Kalanchoe: Indoor Plant Care & Growing Guide

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How to Grow Kalanchoe

The Kalanchoe genus includes more than 100 species of plants, of which only a few are grown regularly. Kalanchoe is native to Madagascar and thrives in arid environments, making them popular as succulents. Growers are drawn to Kalanchoe for its easy maintenance and interesting leaves and flowers that bloom evenly throughout the year in response to daylight. It is a slow-growing variety that takes an average of two to five years to reach adult size. Available in beautiful colors like red, pink, yellow, and white, Kalanchoe is easy to find in most supermarkets, nurseries, and florists, especially during the holidays.

Botanial nameKalanchoe blossfeldiana
Common nameKalanchoe, Flaming katy, Widow's thrill,
Panda plant, Christmas kalanchoe
Plant typeSucculent
Mature size12–18 in. tall, 12–18 in. wide
Sun exposureFull sun, partial shade
Soil typeWell-drained
Soil pHAcidic
Bloom timeSpring, summer, fall, winter
Flower colorYellow, red, orange, pink, white
Hardiness zones10, 11, 12 (USDA)
Native areaAfrica
ToxicityToxic to pets


Kalanchoe plant care
If you want to grow a succulent with a little more beauty, you've come to the right place with the Kalanchoe plant. Like most succulents, Kalanchoe is a relatively simple grape that prefers lots of sun and well-drained soil. It is also suitable for a wide range of temperatures but does not bloom during the winter months. However, starting in the spring they are treated with clusters of brightly colored flowers that last for several weeks and can reappear throughout the year, provided the plant receives adequate exposure and is pruned between the flowers, removing the buds and eliminating them. cut properly for some. minimum irrigation weeks.

Kalanchoe plants need a lot of sunlight to flourish. Therefore, they should be kept in a very bright and natural room. However, do not place them on the windowsill or in direct sunlight, as this can burn the leaves and prevent the plant from blooming.

A Kalanchoe plant grows best in well-drained soil. Choose or create a mix that doesn't retain a lot of moisture, for example. B. a mixture of 50% soil and 50% cactus or a mixture of 60% peat and 40% perlite. To ensure good drainage and avoid an excessively humid environment, you can also plant your kalanchoe in a terracotta pot to drain excess water from the soil.


If you have a habit of forgetting to water your plants from time to time, a kalanchoe may be the perfect choice for you. The hearty plant grows well with minimal water and only needs full saturation every two weeks (and less often in winter). Let the kalanchoe soil dry completely between waterings (this will help prevent root rot) and water until saturated. If you are not sure if the soil is dry enough (and therefore irrigable), put your finger in the first few inches. If it feels damp, try again in a few days. Since the kalanchoe is succulent, its leaves can retain water. Even if you water a few days later, the plant will be fine.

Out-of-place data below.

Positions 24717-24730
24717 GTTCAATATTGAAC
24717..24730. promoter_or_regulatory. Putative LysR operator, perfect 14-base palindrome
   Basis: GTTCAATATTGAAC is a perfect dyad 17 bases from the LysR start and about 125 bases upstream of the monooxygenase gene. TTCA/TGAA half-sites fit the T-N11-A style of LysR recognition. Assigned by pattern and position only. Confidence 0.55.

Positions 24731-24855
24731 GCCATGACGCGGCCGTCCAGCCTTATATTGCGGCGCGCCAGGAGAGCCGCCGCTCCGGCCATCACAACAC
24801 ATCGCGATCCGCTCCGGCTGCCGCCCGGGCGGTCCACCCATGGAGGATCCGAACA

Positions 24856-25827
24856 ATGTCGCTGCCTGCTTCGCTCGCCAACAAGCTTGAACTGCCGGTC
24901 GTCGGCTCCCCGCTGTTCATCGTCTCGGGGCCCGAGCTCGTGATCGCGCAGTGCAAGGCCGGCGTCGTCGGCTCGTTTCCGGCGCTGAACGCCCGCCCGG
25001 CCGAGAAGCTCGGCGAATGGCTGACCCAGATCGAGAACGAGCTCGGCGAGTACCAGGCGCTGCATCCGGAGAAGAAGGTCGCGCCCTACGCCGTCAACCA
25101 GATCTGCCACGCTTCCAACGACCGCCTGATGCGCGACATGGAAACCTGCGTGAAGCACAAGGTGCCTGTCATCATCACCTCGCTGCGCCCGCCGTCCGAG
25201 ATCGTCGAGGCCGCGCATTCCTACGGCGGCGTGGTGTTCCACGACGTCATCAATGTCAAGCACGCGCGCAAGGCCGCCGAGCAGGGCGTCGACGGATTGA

Temperature and humidity
The environment is important to Kalanchoe, although it is not as difficult as other house plants. Typically, your plant will thrive in temperatures between 55 and 80 degrees Fahrenheit. Other than the fact that the plant does not freeze, there is little you can do to create the right indoor climate. When it comes to humidity, the Kalanchoe plant is not picky and doesn't require a specific level of humidity in the air.

Like most flowering plants, Kalanchoe can benefit from fertilizers. This is especially important during the flowering period. Therefore, give a balanced mix of fertilizers once a month in spring and summer. If you're having trouble helping your plant reach its flowering potential, look for a fertilizer mix that contains potassium so it can produce extra buds the next time it blooms.

Is Kalanchoe toxic?
Unfortunately, Kalanchoe is considered very toxic to animals, including cats, dogs, and livestock. The leaves and flowers of the plant contain a chemical compound called bufadienolide.

Symptoms of intoxication.
Ingestion of the Kalanchoe plant by an animal can cause severe symptoms of poisoning, such as vomiting, diarrhea, and irregular heartbeats. Keep your Kalanchoe plant out of the reach of pets and contact your veterinarian or poison control center immediately if it is ingested.


Kalanchoe Varieties
K. blossfeldiana: The most popular Kalanchoe, blossfeldiana features large flower heads and is available in a variety of colors. They naturally bloom in the spring, though they can be forced into flowering throughout the year.
K. manginii: This varietal features fleshy leaves and bears large, bell-like pendant flowers. Moist air is an essential component of its prolonged flowering.
K. porphyrocalyx: Also known as Pearl Bells, this varietal consists of slender, rectangular leaves and bears purple pendant flowers.
K. beharensis: This Kalanchoe is prized for its large, velvety leaves, which come in pale silvery green.
K. pinnata: Characterized by fleshy, green leaves, this Kalanchoe variety bears tiny plantlets along its margins.

Propagating Kalanchoe
Kalanchoe is very easy to propagate. To do this, cut a stem segment several inches long from a mature plant. Let it dry for a few days or until it finally appears "cured." So the plant in the ground is made from the same mixture (above) that is used to grow the mother plant. Let stand (without water) and the stem should root within a month.

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